Companies and workers can benefit from price wars since the winner can become more financially profitable and ensure its longevity—leading to more jobs for the economy.

Disadvantages of Price Wars

There can be serious consequences from price wars. If a large firm drives competitors out of business through aggressive price-cutting, consumers are left with fewer choices in the end.

The remaining company gains pricing power over time since there are no competitors. A company that has gained a sizable market share can raise prices at will.

Meanwhile, workers are left with fewer companies that need their skills. The damage from price wars can be especially harsh in regions that have only a few large employers.

With less competition, workers are forced to either accept lower-paying jobs or move to find a job.

Pros
  • Consumers save money

  • Consumers also benefit from additional add-on services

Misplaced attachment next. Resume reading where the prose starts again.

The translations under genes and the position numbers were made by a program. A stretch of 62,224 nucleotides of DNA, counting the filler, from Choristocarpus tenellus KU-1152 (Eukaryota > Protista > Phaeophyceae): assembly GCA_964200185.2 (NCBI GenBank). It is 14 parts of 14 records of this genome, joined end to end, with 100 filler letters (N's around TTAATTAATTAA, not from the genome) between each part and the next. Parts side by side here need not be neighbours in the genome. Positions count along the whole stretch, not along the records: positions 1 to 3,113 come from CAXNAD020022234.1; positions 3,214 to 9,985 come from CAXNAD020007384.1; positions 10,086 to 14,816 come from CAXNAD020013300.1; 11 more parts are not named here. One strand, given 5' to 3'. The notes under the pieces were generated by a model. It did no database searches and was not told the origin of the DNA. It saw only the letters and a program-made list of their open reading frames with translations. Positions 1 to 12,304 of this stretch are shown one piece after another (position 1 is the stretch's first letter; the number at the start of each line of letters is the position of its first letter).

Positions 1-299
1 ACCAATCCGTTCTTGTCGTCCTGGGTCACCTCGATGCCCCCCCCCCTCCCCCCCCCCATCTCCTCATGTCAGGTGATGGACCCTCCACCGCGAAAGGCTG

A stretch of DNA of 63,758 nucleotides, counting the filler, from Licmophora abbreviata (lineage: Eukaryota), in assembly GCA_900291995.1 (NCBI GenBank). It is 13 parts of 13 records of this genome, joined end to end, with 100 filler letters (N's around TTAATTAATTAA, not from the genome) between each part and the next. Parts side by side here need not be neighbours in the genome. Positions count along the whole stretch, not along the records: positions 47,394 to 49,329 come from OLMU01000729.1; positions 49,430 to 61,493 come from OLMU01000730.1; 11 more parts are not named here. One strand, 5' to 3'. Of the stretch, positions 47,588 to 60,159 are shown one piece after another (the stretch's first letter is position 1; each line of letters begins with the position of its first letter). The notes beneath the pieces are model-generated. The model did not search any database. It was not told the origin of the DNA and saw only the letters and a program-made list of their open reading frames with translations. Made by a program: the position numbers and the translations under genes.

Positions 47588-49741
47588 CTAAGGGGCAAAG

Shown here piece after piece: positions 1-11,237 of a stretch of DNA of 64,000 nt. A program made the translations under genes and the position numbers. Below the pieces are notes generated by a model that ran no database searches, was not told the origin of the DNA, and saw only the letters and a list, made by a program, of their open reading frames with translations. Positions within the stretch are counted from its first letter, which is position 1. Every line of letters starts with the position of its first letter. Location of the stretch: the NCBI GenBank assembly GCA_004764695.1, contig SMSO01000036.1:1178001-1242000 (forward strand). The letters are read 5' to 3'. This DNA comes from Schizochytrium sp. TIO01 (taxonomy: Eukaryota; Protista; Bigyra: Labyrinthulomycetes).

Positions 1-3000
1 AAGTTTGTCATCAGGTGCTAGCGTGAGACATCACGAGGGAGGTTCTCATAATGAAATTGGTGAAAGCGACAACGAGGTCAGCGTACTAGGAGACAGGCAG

• Companies benefit by gaining new customers

Cons
  • Companies that lose a price war lose market share and profits

  • Price wars can lead to less competition and higher prices

  • Workers can be left with fewer employment choices

How Firms Can Respond

An article published by American Express argues that the best response to a price war is to sidestep direct conflict through a variety of strategies.

One possible tactic is to differentiate the firm's product offering from that of the lower-cost competitor. If a firm can offer a product that is unique or superior or augment its value with future discounts and bundled freebies, it will be in a better position to preserve its pricing power.